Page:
The researchers studied 126 overweight Hispanic children between the ages of eight and 13 with a family history of type 2 diabetes. The metabolic syndrome was defined as having at least three of the following--abdominal obesity, low HDL-cholesterol, hypertriglyceridemia, hypertension or impaired glucose tolerance (IGT). They discovered that 90 percent of the subjects had at least one feature of the metabolic syndrome. Furthermore, 30 percent had three or more risk factors and had the metabolic syndrome. These findings show that overweight Hispanic youth are at an increased risk for developing type 2 diabetes and cardiovascular disease. Furthermore, the data suggested that greater levels of insulin resistance were associated with higher risk.
"Along with the high rates of the metabolic syndrome and the conditions associated with this disease, we found a direct association between insulin resistance, which is linked to diabetes, and HDL or "good" cholesterol, triglycerides and blood pressure, independent of body fat," explained Dr. Cruz. "These results suggest that in Hispanic youth with a family history of diabetes, insulin resistance directly contributes to the development of metabolic syndrome and is associated with an adverse metabolic profile."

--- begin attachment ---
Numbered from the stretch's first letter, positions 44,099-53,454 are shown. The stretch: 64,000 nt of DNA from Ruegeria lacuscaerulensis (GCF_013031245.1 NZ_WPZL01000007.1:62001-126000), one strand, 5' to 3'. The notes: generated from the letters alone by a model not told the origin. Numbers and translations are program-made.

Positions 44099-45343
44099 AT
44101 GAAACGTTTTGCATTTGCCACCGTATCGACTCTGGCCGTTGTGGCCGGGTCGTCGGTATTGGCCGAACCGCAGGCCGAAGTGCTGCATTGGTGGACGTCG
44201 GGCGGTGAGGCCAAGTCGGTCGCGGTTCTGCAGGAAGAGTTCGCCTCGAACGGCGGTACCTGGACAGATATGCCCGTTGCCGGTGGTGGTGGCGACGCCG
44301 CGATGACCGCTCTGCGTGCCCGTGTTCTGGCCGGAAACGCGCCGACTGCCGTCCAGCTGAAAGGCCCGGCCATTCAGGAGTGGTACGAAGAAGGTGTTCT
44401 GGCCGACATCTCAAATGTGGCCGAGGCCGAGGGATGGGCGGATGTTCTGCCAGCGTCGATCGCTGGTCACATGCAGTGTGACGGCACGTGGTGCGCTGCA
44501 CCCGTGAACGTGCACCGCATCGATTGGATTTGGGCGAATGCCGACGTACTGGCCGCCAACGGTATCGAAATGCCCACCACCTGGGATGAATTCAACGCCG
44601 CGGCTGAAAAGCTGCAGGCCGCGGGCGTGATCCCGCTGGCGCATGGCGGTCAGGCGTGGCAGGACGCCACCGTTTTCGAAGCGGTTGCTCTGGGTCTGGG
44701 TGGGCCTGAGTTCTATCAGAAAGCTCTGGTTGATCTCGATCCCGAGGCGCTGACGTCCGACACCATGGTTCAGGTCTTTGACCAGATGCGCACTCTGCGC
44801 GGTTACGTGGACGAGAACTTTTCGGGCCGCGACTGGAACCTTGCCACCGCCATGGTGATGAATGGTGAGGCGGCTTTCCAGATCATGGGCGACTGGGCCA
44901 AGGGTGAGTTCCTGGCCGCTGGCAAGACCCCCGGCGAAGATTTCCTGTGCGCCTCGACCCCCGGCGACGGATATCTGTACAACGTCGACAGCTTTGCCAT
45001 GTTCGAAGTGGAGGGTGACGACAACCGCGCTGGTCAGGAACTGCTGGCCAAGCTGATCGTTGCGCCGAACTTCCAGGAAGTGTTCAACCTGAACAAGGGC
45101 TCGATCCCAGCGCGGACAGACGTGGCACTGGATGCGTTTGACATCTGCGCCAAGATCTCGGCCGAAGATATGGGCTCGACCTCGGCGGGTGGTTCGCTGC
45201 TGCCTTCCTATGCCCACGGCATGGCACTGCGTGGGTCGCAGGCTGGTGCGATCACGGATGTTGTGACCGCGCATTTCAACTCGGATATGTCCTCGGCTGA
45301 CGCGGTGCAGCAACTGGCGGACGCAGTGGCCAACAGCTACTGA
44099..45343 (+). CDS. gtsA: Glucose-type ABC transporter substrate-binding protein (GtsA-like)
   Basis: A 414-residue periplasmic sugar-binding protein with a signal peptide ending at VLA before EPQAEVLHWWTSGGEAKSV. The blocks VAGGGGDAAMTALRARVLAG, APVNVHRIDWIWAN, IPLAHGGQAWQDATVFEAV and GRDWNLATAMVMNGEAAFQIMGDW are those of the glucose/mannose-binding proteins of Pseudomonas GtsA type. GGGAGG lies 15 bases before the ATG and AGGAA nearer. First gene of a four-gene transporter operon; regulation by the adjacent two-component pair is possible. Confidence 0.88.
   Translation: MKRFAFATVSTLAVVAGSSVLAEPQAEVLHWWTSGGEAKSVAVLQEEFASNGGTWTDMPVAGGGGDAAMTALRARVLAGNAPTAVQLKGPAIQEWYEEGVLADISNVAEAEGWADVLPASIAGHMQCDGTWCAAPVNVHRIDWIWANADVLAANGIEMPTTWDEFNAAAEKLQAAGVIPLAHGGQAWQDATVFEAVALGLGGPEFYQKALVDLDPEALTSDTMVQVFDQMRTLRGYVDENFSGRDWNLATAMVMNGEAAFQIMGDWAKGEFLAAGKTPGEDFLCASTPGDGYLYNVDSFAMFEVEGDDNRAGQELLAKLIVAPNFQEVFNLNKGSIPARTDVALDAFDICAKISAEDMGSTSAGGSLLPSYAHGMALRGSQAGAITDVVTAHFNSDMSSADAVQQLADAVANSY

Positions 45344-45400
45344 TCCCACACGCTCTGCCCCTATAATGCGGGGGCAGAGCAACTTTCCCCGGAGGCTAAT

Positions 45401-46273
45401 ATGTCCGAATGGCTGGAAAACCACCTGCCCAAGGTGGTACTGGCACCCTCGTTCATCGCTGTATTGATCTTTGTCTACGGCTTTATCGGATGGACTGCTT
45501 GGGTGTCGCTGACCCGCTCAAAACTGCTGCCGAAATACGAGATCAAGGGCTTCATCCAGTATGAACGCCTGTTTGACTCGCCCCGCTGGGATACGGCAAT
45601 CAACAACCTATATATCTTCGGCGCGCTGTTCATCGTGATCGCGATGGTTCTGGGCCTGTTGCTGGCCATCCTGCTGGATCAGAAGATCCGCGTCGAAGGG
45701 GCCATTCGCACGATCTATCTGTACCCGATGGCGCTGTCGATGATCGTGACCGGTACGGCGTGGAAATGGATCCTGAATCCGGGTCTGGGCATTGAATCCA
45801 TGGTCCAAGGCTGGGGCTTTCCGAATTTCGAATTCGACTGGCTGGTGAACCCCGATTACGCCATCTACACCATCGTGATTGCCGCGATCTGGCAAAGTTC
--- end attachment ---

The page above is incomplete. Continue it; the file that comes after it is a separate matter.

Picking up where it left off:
The researchers noted that work should be done to improve insulin resistance in Hispanic youth in order to help lower the risk of type 2 diabetes and premature cardiovascular disease. They suggested that future research efforts focus on improving insulin through exercise, diet and, especially in those at greatest risk with the use of pharmacological agents.